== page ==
Vehicle and Operator Services Agency: Enforcement of regulations on commercial vehicles - Public Accounts Committee Contents

Conclusions and recommendations

1.  We are concerned that the Agency has not done enough to address the risks to safety posed by foreign HGVs on our roads. While the Department is funding a three year programme to target such vehicles, a more sustained effort is required. The Department and Agency should prepare an action plan to set out what they will do to focus greater enforcement activity on foreign operators when the present High Risk Traffic Initiative expires in 2011.

2.  The Department should have done more sooner to ensure that the Agency had access to information in HM Revenue and Customs' Freight Targeting Database which would give it critical intelligence about vehicles arriving in Great Britain from mainland Europe. After several years the Agency still has not negotiated access to the database. The Department and the Agency should reach agreement with HM Revenue and Customs urgently to share information held on vehicles, taking appropriate regard of data protection requirements. If necessary, this should be by direct contact between the respective Permanent Secretaries.

3.  It is unacceptable that the Agency is currently unable to access all ports where it could best inspect high risk vehicles before they enter Great Britain. The Agency is negotiating a memorandum of understanding with the British Ports Association to establish its access conditions. If these negotiations do not have a successful outcome in the near future, the Department and Agency should identify and implement other means to get access to all ports in Great Britain.

4.  It is unsatisfactory that some European Member States do not cooperate with the Agency by sharing data about British operators found to be non-compliant when travelling abroad. Such information would help the Agency to form a more complete view of the risks posed by these operators. The Agency should investigate the reasons why individual Member States do not provide data on non-compliant British operators and take steps to secure greater cooperation.

5.  The Agency's risk scoring system is not accurate enough to be truly effective in helping it to target its inspections on the riskiest operators. The Agency should revise its risk scoring system so that:

  • it draws on data on vehicle type and condition to give a better indication of the risk posed by operators, and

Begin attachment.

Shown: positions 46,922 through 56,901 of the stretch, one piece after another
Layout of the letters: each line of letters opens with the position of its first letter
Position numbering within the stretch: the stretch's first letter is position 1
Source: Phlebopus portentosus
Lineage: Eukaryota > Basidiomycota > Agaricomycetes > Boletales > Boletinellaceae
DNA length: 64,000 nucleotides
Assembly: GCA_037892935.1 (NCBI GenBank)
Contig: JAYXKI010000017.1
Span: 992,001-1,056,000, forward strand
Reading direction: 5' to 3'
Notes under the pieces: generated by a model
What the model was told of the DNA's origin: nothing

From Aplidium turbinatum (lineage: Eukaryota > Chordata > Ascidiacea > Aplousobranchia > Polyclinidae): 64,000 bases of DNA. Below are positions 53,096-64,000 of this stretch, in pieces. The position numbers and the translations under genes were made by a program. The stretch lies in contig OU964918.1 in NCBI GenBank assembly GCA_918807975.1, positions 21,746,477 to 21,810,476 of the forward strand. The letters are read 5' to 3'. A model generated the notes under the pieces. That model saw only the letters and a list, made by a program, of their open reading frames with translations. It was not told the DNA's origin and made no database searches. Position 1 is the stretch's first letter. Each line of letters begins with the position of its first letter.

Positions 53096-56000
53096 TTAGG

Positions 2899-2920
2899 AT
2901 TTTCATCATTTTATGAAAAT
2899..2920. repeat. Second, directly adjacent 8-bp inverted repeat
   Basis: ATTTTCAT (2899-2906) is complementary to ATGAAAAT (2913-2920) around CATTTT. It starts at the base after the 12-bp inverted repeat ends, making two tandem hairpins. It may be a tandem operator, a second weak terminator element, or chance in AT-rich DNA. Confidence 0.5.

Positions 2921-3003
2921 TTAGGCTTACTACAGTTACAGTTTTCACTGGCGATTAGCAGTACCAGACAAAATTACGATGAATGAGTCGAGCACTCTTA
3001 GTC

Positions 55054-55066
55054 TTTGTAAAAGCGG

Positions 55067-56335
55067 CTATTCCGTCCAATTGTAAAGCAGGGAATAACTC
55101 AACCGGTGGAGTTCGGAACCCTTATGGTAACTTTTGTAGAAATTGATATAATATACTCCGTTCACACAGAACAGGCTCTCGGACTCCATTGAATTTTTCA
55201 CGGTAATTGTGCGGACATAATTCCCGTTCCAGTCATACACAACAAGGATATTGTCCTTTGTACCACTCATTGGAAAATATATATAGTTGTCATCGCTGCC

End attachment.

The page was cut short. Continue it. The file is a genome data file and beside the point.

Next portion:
• the scores better reflect the assessed risks to road safety from factors such as overloaded vehicles or defective steering.

6.  The Agency has not always located its checksites in the best places or made full use of them. The Agency should review the location of its checksites across Great Britain, based on factors such as road safety risk and commercial traffic flow, including rural routes directed by satellite navigation systems. It should then produce a business case for relocating sites as appropriate so that examiners can stop high risk vehicles at the most effective locations on the road network.

7.  The Agency's performance targets assign low priority to operator visits which risks discouraging staff from carrying them out. It has, however, begun to visit persistently non-compliant operators at their premises in an attempt to address the causes of their non-compliance. The Agency should adjust its performance targets so that staff are properly incentivised to undertake operator visits.

8.  Solutions to many of the current problems await the Department's HGV Compliance Strategy. Once finalised, the Department should share its strategy with the National Audit Office so that it can confirm that the strategy tackles the relevant issues and, if appropriate, can report back to us.

9.  We are concerned that foreign lorries use our roads and cause accidents here but, unlike British lorries, do not pay any tax. The Department should work with the Treasury to reduce this imbalance and find a way for foreign lorries to pay for their keep on our roads.

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Prepared 11 March 2010